Au pair Spain Valencia

Working in Spain for the summer has given me a taste of what it might be like to emigrate when I finish my degree, writes Jane O’Faherty in Valencia.

Even before the recession, I dreamt of working abroad. Maybe I would be a French correspondent living in a chic flat in Paris. Perhaps I would pass the Colloseum on my way to work each morning, or spend my lunch hour on a Mediterranean beach somewhere. For me, leaving Ireland would have been the opportunity of a lifetime.

Emigration is no longer an original or glamourous aspiration, but an ever-present and inevitable necessity.

I wanted to work for the summer, but couldn’t risk waiting at home for more shops to tell me they were not looking for anyone. It was with this in mind that I decided to apply for a job as an au pair.

Within ten hours of joining an au pair website, applications flooded in from families seeking someone to look after their children and teach them English. After two weeks, I decided on a family from Valencia in Spain, who had two little girls aged four and seven.

The job entailed five hours work per day, five days a week. It sounded easy on paper, but that didn’t make me any less nervous on the flight to Valencia.

The first week was interesting to say the least. In hindsight, it probably wasn’t the brightest idea to go to Spain with absolutely no Spanish. I could barely talk to the children, let alone teach them much English. The few words that they learned were “Stop that!” and “Care-fool!”, my usual phrases when the two girls were climbing the walls or jumping off the sofa.

Despite that, from the second week on I began to feel like a part of the family. The girls started speaking more English, and I, amazingly, learned more Spanish in seven weeks than I would have going to months of classes or studying online.

I was really surprised by how accommodating the host family was. They took me to parties and festivals (and even an education protest) whenever they had a chance. I thought I’d be something akin to a nineteenth century governess, someone who would have to leave the room once I had finished my work. Instead, I’m included in everything, from daily trips to the swimming pool to family trips to La Mancha and Madrid. I couldn’t have hoped for better.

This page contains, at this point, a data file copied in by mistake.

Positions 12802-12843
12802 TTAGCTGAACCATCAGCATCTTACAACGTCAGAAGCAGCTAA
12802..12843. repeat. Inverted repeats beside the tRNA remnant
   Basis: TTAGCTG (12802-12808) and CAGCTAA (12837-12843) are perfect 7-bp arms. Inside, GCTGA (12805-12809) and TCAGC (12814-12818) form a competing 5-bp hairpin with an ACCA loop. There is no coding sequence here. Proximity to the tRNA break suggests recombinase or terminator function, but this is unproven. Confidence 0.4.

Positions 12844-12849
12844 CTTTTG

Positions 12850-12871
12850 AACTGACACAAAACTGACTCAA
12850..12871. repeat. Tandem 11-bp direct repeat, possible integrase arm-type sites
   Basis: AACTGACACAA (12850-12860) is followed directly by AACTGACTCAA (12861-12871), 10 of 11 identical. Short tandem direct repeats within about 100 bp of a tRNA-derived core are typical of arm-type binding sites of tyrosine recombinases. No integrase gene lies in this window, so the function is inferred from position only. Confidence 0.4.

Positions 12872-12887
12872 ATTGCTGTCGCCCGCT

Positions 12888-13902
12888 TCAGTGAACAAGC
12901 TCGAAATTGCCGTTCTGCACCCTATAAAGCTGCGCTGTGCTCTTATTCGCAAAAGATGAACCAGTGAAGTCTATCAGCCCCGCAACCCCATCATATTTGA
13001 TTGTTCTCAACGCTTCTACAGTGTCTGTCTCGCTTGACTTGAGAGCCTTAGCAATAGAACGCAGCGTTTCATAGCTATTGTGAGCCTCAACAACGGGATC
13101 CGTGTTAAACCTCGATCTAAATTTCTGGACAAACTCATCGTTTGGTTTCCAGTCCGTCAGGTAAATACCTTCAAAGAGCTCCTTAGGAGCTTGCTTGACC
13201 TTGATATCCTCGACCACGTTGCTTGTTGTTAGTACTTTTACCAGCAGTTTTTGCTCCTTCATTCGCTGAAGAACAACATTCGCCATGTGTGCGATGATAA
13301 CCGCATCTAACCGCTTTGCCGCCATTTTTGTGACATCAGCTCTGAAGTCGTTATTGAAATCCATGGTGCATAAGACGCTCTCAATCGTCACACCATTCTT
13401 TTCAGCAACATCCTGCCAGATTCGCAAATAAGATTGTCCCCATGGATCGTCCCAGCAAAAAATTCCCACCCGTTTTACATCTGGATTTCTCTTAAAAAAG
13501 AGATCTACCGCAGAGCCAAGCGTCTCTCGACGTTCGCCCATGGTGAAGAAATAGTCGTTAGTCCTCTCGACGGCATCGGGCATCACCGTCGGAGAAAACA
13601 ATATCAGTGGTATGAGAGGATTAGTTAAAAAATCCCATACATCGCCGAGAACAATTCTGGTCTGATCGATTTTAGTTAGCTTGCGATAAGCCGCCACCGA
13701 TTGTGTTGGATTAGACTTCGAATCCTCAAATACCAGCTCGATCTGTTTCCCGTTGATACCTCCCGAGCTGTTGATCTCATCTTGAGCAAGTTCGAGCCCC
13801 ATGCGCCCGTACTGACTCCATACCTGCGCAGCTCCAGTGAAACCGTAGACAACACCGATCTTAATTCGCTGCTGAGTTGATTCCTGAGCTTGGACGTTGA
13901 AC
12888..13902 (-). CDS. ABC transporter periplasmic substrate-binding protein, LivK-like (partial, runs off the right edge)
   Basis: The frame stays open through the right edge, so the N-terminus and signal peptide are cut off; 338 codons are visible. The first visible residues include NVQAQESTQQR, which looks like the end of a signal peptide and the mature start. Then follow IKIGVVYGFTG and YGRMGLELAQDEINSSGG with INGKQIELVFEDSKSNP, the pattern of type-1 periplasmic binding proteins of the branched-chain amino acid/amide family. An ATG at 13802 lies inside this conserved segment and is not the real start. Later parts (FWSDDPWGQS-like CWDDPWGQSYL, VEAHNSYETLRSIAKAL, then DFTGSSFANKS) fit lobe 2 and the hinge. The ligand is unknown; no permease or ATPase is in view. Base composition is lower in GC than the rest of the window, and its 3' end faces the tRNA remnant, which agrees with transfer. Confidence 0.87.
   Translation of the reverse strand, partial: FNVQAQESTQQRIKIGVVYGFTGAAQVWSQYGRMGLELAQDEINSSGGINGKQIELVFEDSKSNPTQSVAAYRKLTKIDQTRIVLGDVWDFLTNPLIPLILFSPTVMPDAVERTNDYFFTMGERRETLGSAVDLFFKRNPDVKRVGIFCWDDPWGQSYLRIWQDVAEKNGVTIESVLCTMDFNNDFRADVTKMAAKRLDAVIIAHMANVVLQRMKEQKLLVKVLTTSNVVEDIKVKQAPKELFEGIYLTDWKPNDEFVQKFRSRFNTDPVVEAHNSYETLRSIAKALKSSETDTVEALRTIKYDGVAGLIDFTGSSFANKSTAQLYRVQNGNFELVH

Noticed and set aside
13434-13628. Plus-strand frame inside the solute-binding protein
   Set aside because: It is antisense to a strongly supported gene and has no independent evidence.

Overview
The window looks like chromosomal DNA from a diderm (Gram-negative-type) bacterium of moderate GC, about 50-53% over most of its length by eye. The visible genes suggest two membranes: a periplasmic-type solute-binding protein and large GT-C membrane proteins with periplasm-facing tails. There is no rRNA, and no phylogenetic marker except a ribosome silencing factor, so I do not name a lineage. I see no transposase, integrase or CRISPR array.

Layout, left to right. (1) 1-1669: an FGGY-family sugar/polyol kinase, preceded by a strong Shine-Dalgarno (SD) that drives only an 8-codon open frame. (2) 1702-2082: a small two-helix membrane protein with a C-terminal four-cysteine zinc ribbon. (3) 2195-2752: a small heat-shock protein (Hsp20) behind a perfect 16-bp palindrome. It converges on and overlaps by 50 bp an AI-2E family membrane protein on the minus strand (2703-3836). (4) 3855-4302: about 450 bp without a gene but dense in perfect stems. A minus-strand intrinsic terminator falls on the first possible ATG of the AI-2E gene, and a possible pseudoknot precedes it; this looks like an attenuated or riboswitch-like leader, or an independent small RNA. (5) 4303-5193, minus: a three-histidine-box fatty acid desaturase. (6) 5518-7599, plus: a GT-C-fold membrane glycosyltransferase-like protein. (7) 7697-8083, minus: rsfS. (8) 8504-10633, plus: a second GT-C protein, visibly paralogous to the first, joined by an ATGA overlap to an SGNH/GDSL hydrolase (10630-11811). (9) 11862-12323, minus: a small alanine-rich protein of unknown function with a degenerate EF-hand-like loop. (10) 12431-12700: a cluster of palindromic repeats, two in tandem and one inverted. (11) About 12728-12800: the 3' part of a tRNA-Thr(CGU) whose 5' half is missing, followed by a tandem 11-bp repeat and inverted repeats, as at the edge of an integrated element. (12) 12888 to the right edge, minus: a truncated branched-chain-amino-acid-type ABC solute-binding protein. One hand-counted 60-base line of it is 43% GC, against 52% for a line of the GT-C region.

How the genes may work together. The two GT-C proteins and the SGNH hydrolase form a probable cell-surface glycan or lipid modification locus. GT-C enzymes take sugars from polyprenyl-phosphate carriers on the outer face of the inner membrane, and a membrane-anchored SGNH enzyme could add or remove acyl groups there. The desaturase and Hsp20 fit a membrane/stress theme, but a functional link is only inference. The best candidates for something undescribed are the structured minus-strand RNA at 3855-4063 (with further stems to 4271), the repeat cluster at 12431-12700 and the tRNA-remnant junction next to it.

You might also like

Au Pair in Spain
Au Pair in Spain
Andrea, age 21, Aupair video from Valencia, Spain
Andrea, age 21, Aupair video from Valencia, Spain
Robert Harding Photographic Print of Placa de la Independencia, Girona, Catalonia, Spain, Europe
Home (Robert Harding)
  • PHOTOGRAPHIC PRINT You are purchasing a 30x20 inch (76x51cm) Print. Estimated image size 677x508mm
  • High quality RA4 prints. Printed on Kodak Endura and Edge papers. Size refers to paper used. White margins may be used to compensate for any difference with the...
  • Artwork Description Placa de la Independencia, Girona, Catalonia, Spain, Europe Placa de la Independencia, Girona, Catalonia, Spain, Europe.
  • Artwork chosen by Robert Harding. (c) Mark Mawson
  • For any queries regarding this artwork please contact Robert Harding quoting Reference 3761842

Q&A

avatar
Why is Bilbao famous in Spain?

The Bilbao is one of the most famous places in Spain. This city is known for the Guggenheim Museum that has collections dating back from the late 20th century paintings and sculptures.

avatar
What is Bilbao, Spain like? | Yahoo Answers

I am thinking about studying abroad in Bilbao spring 2012. I don't know much about the city, but I was wondering if it would be a good option. I know they also speak basque there, so I'm not sure if this will make the immersion process more difficult. I am very independent and I want to be forced to use my...